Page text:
I don’t know if there are any startling “nuggets” in there, but it’s what I have been using. Doing this article helped me to realize that the ratio of useful info to pablum on some of them was so low that I unsubscribed. If I find anything else out there that works, I’ll share.
One extra thing
As an aside, I also have a Fitbit HR. I have had it for some time, and I love the premise of it. But four things are holding me back from fully embracing it, each individually minor. First, my knees are giving me problems. So I’m not capable of 10K steps right now. That shouldn’t stop me, I can still do whatever I can do, right, and track it.
Second, I find it very uncomfortable to wear, partly related to all watches. When I type, I like to keep my desk a bit higher, and let my wrists rest on the desk. It works for me, no carpal tunnel problems, etc., but if I rest on the desk, the watchband starts to dig into my wrist. And then I take it off to type, which I do at my desk all day long, forget to put it back on, which means it doesn’t record all the other steps I take when I’m not wearing it.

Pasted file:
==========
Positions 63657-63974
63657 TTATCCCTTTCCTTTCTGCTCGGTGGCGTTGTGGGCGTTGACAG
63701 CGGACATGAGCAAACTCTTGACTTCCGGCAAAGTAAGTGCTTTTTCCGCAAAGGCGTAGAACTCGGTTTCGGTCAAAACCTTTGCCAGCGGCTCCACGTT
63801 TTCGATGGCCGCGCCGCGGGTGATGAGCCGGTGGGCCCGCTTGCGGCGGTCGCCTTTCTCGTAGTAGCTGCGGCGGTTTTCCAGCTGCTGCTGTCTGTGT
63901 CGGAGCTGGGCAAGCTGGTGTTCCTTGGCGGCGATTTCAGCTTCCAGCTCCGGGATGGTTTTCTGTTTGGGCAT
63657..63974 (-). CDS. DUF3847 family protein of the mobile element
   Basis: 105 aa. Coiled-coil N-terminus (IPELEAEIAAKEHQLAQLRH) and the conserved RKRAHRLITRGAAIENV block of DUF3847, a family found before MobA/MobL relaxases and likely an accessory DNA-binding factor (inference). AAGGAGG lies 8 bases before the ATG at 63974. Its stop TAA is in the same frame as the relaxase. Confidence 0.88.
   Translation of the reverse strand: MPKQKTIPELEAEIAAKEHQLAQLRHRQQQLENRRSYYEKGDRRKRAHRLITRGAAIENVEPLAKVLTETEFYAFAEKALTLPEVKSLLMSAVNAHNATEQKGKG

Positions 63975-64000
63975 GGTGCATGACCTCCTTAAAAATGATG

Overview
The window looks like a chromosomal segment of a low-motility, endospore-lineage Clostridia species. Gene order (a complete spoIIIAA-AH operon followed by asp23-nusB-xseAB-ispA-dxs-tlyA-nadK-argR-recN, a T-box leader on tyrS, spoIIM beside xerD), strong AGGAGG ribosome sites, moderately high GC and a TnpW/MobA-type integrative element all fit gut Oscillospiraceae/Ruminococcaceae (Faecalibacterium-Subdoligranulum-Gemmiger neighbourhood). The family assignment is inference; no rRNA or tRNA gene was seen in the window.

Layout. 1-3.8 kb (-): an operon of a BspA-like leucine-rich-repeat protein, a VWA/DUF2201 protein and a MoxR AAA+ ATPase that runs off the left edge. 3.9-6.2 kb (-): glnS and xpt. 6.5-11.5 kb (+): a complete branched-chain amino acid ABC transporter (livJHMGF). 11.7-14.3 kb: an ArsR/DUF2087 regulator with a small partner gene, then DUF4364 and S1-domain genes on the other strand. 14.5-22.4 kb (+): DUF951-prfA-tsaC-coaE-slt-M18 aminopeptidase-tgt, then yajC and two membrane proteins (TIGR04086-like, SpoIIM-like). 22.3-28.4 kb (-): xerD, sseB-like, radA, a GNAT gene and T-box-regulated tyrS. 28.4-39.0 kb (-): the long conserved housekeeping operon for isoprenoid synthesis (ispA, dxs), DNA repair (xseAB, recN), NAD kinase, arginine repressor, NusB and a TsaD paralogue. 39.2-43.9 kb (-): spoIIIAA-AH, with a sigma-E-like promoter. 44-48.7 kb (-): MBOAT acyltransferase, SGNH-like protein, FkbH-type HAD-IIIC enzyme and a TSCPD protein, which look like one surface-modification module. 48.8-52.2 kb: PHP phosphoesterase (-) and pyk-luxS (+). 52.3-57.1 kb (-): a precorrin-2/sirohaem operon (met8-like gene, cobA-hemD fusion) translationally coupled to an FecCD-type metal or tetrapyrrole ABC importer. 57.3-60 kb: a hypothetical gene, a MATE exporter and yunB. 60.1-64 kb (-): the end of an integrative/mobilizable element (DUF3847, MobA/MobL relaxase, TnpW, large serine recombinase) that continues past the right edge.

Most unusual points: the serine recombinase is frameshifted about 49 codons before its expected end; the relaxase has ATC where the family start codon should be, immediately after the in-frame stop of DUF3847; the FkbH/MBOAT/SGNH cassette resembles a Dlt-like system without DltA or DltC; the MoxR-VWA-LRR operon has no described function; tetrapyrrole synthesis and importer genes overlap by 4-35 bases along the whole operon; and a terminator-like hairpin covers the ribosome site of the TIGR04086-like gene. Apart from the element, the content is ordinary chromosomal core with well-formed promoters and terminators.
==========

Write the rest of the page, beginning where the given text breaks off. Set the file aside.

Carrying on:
Third, the charger for it is not a simple mini-USB, it has it’s own VERY short cord (about six inches) and a weird shaped dongle. I usually only charge connected to my computer at home (I’d charge it at work but we’re not allowed to plug USB devices in, even to charge). I carry the cord, but then I forget to charge, as opposed to other devices that naturally line up when I finish for the day. It charges with a slightly different setup, and that extra “step” means it ends up running out of power before I remember to keep it up to date.